“The ‘woman,’ as mother and first teacher of the human being (education being the spiritual dimension of parenthood), has a specific precedence over the man” (MD, 19). Every woman, no matter the particulars of her vocation, is called to arbitrate wisely the goods and services of this passing world so that the lives she nourishes can find God. A woman imbued with the spirit of Christ sees transportation as a means of uniting souls and increasing viable options for education and employment; she engages labour-saving devices in order to enhance her personal encounters elsewhere; she gives sincere thanks for medical technology that assures the comfort and survival of her children and ailing relatives; and she embraces the information technology that enhances the authentic vocations of her loved ones. Surely, telecommuting, flex-time and video-conferencing options have widened her income-earning opportunities, allow her to use genuine talents and gifts, and combine well with motherhood. We should give sincere thanks that oppressive isolation is no longer a burden of those tied to the home.
Women are Called to Discern Wisely
Technology and consumer goods must be engaged in life-giving ways, and women must prudently recognize the temptations to the contrary. Medical technology cannot be used in ways that undermine nuptial love and the sacredness of all life, from conception to natural death. The same mobility that multiplies legitimate options has the capacity to fragment the family and undermine its traditional bonds. Certainly, information technology has the potential to wedge itself into the home, replacing eye-contact and conversation with the impersonal transfer of data, and undermining the family as arbiter of values. We have all been adversely affected by the consumerism that has managed to “package” the woman as an object of pleasure, and sell sex as one more form of entertainment. “Disposable goods” have made their firm imprint on young minds, and there is the danger of all relationships being seen through the prism of utility and pleasure.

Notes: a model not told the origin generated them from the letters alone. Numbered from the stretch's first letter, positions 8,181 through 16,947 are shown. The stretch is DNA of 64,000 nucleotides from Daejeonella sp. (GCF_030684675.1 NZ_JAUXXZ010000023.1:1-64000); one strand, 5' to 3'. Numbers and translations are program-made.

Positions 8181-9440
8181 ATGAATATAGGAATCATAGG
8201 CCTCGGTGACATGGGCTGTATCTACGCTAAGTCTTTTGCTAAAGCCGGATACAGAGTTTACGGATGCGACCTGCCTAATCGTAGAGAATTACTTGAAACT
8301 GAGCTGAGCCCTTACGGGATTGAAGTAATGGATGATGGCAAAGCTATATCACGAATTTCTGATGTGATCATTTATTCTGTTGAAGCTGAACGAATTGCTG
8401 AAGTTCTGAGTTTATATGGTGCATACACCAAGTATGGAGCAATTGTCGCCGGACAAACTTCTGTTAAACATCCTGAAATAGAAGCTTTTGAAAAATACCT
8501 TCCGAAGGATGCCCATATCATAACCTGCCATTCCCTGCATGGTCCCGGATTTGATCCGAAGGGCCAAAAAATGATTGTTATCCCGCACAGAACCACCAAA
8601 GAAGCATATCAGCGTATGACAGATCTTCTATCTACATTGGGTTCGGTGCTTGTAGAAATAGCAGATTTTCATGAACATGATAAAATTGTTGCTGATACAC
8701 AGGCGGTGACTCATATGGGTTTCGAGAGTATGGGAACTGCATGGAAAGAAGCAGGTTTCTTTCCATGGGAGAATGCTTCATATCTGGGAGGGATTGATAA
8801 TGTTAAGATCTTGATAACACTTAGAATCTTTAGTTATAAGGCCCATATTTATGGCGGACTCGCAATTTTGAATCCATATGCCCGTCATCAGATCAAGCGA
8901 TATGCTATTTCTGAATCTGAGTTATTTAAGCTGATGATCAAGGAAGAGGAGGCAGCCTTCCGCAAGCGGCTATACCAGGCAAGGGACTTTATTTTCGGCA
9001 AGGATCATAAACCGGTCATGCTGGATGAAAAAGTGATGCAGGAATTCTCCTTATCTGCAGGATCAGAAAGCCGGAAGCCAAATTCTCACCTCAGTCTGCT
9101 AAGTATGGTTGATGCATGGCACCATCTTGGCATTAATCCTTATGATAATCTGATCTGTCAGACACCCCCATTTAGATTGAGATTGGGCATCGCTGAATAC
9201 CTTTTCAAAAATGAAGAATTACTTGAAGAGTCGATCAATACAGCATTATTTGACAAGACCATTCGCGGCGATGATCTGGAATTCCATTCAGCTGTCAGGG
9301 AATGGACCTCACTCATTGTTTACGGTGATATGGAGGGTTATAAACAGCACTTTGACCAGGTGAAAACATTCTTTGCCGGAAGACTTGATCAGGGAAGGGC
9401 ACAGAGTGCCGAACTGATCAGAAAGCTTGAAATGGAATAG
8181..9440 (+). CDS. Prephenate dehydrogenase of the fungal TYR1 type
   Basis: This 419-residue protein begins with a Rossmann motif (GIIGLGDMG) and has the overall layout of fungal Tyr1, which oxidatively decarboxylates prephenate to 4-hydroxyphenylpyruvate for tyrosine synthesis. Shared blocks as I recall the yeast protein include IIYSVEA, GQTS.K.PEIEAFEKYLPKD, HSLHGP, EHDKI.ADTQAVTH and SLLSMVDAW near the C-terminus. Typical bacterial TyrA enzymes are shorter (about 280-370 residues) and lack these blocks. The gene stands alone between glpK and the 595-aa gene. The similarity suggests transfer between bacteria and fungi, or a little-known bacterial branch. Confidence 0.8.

Two particular dimensions of the feminine vocation that John Paul II highlights in this document that are essential to the discernment process are empathy and entrustment. Empathy is a bridge of communion among persons, and the woman’s response of receiving and caring for what has been entrusted to her restores each soul to the perfect will of God. He writes in Mulieris Dignitatem that women who can truly empathise with the moral and physical suffering of the world (cf. MD, 19) will make manifest the truths of God that can alleviate and transform that suffering into life-giving grace united to the passion of the Bridegroom.
His emphasis on these themes reflects the influence of the work of a woman he took joy in raising to the altar of God, Edith Stein, known in religion as Teresa Benedicta of the Cross. This philosopher-convert pondered the two-fold creation of male and female and wrote profoundly on the woman’s vocation. She knew that God entrusts each person initially to the loving care of a woman to be nourished in critical ways; she taught that education for women is essential to the health of the culture and the future of a given society; and she emphasised that the interior richness of women provides the foundation for loving collaboration within the family and beyond:
To become what one must be, to unfold and mature in the best way one's hidden humanity... to make it mature in that union of love that alone can animate this rigorous process, and at the same time, drive others toward perfection and maturity: this is the deepest need of woman... A specifically feminine need.
That need has no doubt been ever a divine inspiration, because through it a woman’s fulfillment is her culture’s gain. Without such a goal of perfection and maturity, a society will certainly settle in imperfection and mediocrity that will eventually prove fatal.